Following up on their threat, Catholic Charities of Rockford, IL, have voluntarily ended all their adoption and foster care services rather than comply with the civil unions law that will take effect next week. In doing so, the organization terminated $7.5 million in state contracts, fired 58 workers, and likely displaced 350 foster children. Diocese spokeswoman Penny Wiegert attempted to blame the government for not protecting charities’ ability to discriminate against same-sex couples:
The law of our land has always guaranteed its people freedom of religion. Denying this exemption to faith-based agencies leads one to believe that our lawmakers prefer laws that guarantee freedom from religion.
Echoing the opinion of some fellow freshly fired employees, Leslie Montoya said she supported the decision, suggesting it had something to do with protecting children. :
My first thought was we work so hard for the children to have stability in their lives to have permanency and this is another thing that is going to be removed from their lives. A worker they’ve been working with several months possibly a few years and that person’s just going to disappear.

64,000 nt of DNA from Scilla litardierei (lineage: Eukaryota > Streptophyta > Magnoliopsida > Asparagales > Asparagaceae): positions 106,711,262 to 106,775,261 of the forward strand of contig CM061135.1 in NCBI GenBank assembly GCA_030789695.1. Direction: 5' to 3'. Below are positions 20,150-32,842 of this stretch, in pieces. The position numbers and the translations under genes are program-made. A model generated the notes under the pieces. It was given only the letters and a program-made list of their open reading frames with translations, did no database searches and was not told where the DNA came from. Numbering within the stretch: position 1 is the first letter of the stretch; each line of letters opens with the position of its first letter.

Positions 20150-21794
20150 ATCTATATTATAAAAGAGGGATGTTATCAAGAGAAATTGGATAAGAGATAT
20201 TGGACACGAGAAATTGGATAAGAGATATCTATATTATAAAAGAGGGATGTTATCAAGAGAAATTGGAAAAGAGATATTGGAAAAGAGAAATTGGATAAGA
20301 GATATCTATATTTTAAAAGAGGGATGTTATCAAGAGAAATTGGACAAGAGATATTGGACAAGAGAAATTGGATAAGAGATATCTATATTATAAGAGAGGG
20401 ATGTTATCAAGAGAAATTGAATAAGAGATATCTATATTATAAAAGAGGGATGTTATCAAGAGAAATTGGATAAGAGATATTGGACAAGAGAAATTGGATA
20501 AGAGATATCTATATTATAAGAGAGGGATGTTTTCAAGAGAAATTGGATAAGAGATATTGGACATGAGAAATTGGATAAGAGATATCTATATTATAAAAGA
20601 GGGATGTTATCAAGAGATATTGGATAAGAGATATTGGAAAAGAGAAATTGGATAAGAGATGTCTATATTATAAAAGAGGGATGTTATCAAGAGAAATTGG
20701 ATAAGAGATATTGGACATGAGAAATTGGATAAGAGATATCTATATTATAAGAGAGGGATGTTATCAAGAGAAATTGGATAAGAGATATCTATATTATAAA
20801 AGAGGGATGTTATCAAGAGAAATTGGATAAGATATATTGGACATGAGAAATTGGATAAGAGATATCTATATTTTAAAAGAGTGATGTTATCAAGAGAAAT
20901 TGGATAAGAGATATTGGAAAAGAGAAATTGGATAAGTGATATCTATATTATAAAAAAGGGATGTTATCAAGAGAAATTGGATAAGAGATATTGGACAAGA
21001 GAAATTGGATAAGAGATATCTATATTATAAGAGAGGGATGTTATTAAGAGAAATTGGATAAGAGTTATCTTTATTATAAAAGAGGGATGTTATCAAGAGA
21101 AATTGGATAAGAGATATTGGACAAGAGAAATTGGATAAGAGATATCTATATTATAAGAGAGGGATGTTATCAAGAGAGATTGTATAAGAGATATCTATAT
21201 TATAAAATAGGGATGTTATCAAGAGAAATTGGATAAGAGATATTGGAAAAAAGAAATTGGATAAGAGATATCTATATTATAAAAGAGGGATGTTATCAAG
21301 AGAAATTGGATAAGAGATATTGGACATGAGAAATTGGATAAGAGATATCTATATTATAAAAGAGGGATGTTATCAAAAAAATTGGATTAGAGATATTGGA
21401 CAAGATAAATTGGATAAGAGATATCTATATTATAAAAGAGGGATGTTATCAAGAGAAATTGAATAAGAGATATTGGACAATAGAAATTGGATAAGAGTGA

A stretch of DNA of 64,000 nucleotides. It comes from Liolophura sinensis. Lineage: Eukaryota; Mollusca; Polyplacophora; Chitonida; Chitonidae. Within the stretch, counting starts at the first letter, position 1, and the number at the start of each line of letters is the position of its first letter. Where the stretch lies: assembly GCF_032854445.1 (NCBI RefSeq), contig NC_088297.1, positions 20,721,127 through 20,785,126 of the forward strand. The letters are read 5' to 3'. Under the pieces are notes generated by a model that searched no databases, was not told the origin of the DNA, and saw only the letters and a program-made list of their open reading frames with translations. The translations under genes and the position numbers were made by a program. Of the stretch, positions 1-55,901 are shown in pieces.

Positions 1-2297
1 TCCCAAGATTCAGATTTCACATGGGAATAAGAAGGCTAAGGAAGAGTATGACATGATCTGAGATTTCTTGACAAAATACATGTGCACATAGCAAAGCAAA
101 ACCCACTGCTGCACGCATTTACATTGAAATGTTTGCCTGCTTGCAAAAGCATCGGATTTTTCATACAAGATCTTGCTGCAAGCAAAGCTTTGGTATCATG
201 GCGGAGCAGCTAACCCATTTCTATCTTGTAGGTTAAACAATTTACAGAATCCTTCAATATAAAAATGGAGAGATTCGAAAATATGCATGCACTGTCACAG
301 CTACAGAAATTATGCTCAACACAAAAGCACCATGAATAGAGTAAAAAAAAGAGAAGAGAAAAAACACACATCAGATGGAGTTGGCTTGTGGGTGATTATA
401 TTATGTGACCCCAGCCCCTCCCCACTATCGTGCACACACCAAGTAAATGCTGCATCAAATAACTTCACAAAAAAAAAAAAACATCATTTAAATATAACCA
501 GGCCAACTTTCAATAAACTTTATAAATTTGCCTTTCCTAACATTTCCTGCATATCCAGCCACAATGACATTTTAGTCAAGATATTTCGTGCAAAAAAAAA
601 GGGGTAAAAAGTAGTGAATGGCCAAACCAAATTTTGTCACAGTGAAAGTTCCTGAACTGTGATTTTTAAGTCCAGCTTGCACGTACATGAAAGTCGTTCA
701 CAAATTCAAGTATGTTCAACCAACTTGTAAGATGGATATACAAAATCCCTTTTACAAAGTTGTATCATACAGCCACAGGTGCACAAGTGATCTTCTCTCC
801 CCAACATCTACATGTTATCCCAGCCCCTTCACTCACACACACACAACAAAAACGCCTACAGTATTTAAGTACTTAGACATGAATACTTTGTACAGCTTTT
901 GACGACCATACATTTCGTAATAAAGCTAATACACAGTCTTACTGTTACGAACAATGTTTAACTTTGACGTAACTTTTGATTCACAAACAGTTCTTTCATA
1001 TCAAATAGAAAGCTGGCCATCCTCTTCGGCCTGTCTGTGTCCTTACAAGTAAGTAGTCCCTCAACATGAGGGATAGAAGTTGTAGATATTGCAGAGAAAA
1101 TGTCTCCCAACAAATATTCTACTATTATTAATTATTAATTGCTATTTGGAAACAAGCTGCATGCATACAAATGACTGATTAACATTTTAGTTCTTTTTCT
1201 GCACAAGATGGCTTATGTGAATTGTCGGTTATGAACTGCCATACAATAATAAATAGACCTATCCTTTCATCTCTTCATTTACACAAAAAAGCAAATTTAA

But the decision had nothing to do with the children (who will do just fine with same-sex families) and nothing to do with religious liberty. It was a blatant choice to prefer discrimination and stigmatization of gays and lesbians over the ability to do important, charitable work.
This is only the latest example of how out of touch Church leaders are with its members. A March poll from the Public Religion Research Institute demonstrated that Catholics overwhelmingly support marriage or civil unions for same-sex couples (74 percent), but that number has been consistently over 60 percent since at least 2008. In Rhode Island, 63 percent of Catholics support full marriage equality, but Church leaders have been instrumental in holding back the progress of legislation there.